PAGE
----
If any unit that meshes with The Mandalorian’s ability is going to stick around for him to be played at 6 resources, it’s going to need more than 3 health. Currently, there are seven 2-cost (or less) units in SOR that have 4 HP, and 2 of them are Villainy cards.

An argument can be made for R2-D2, Ignoring Protocol (SOR 236) and/or C-3PO, Protocol Droid (SOR 238) if your deck requires their engine to function at a high level (see the popular “Casino Han” deck), but Regional Governor provides you a valuable ability and a motivation to protect it. I think it will eventually pair quite nicely with the aforementioned Grogu in a deck that runs the Legendary unit version of Mando.

Calculated Lethality (SHD 39)
SoR Buddy: Gideon Hask (SOR 36)

So your opponent played a Wing Leader (SOR 241) to give 2 Experience tokens to their Echo Base Defender (SOR 98). What could be better than playing Calculated Lethality to defeat it and take those two Experience tokens for yourself? How about getting THREE Experience tokens as a result!

While Calculated Lethality might not be as good of a 4-cost removal card as Takedown (SOR 77), Gideon Hask’s ability puts them on more of a level playing field; no matter which one you play, you get at least one Experience token out of the deal.

What’s more, Calculated Lethality can help defeat cards that Takedown can no longer reach, like a Fifth Brother, Fear Hunter (SOR 131) with a Fallen Lightsaber (SOR 137) attached to it. In that scenario, Gideon will surely be glad to have this card around instead of having to sacrifice himself for the good of your enterprise.

Razor Crest, Reliable Gunship (SHD 44)
SoR Buddy: Jedi Lightsaber (SOR 54)

Remember that one time way back when, how I said losing a unit with an upgrade on it before you can utilize it to the fullest of its capabilities was a big concern? Luckily, with the Razor Crest, some of that risk can be mitigated with the upgrade recursion that Din Djarin’s ship provides.

If we’re talking upgrades in Spark of Rebellion, the head of the class is still the Jedi Lightsaber; ergo, bringing a Jedi Lightsaber back to your hand that was previously removed could be MASSIVE to your board presence later in the game.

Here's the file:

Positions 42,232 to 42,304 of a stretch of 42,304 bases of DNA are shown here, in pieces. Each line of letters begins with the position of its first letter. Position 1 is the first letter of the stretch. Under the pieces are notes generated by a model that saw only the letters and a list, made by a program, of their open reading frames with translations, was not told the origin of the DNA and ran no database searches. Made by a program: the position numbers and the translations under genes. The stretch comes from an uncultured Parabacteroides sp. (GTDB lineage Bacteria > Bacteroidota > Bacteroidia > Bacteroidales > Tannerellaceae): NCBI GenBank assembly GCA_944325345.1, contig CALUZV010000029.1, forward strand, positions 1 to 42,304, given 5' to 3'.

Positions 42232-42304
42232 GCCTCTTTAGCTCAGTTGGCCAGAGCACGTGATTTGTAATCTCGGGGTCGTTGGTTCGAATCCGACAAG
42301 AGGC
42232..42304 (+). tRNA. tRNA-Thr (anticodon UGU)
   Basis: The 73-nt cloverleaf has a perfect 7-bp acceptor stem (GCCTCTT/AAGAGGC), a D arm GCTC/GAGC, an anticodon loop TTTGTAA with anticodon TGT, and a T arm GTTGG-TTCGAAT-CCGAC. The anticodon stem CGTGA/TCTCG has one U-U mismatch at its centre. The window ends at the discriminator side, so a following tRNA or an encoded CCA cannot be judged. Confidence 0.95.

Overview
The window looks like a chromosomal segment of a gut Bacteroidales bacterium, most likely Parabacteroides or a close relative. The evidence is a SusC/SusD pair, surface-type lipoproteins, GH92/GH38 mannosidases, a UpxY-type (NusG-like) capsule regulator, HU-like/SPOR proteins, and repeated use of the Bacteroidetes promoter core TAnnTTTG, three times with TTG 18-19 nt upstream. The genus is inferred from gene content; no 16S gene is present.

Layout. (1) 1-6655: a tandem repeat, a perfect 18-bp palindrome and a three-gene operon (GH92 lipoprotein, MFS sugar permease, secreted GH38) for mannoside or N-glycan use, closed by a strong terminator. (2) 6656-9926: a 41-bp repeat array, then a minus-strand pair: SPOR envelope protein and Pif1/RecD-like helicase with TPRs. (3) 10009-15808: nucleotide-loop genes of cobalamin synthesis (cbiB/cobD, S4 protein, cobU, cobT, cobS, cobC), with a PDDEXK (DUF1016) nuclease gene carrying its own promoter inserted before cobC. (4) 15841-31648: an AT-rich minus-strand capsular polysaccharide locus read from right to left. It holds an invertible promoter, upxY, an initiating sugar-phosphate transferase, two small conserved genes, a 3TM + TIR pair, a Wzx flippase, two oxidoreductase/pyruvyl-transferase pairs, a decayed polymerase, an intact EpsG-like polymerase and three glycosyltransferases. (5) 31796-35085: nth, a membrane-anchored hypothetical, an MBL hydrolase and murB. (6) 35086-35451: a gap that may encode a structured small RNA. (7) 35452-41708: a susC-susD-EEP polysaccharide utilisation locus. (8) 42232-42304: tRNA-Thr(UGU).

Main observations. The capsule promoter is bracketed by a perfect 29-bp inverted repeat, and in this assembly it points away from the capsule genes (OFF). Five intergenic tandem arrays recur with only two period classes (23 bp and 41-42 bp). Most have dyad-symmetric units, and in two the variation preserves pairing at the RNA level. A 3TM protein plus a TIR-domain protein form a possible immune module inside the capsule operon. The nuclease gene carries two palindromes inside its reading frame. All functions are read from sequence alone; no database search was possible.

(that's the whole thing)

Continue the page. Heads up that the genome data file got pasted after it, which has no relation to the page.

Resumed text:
Now instead of risking it for the biscuit by placing the saber on Yoda, Old Master (SOR 45), maybe it’s time for Luke Skywalker, Jedi Knight (SOR 51) to have a turn. Just watch out for that Vanquish (78), or you’ll have to play ANOTHER Razor Crest to take the place of your original Razor Crest, and then you’re on the Razor’s edge, really. 

Phase-III Dark Trooper (SHD 84)
SoR Buddy: Tactical Advantage (SOR 124)

Some of you may not even know what Tactical Advantage does at this point. This is a card that has been far out of the mindset of most competitive players since it was almost universally panned upon reveal.

Indeed, giving a +2/+2 boost only for the phase doesn’t help you out much if your unit is going to receive enough damage to be defeated once the buff wears off. But the Dark Trooper can circumvent that with its ability to gain experience when dealt combat damage. Now, instead of being defeated by a Battlefield Marine (SOR 95) or a Probe Droid (SOR 228) at the end of the phase, your Dark Trooper will still exist as a 4/1 Sentinel entering the next round thanks to the temporary +2/+2 boost.

Combine the boost from Tactical Advantage with Moff Gideon’s Leader ability, and you could be hitting for 7 damage with Overwhelm on Round 2 if you survive an attack, all for the cost of one resource. It may not be the most consistent buddy ever, but these two cards can certainly present some powerful potential!

Grogu, Irresistable (SHD 196)
SoR Buddy: Force Throw (SOR 167)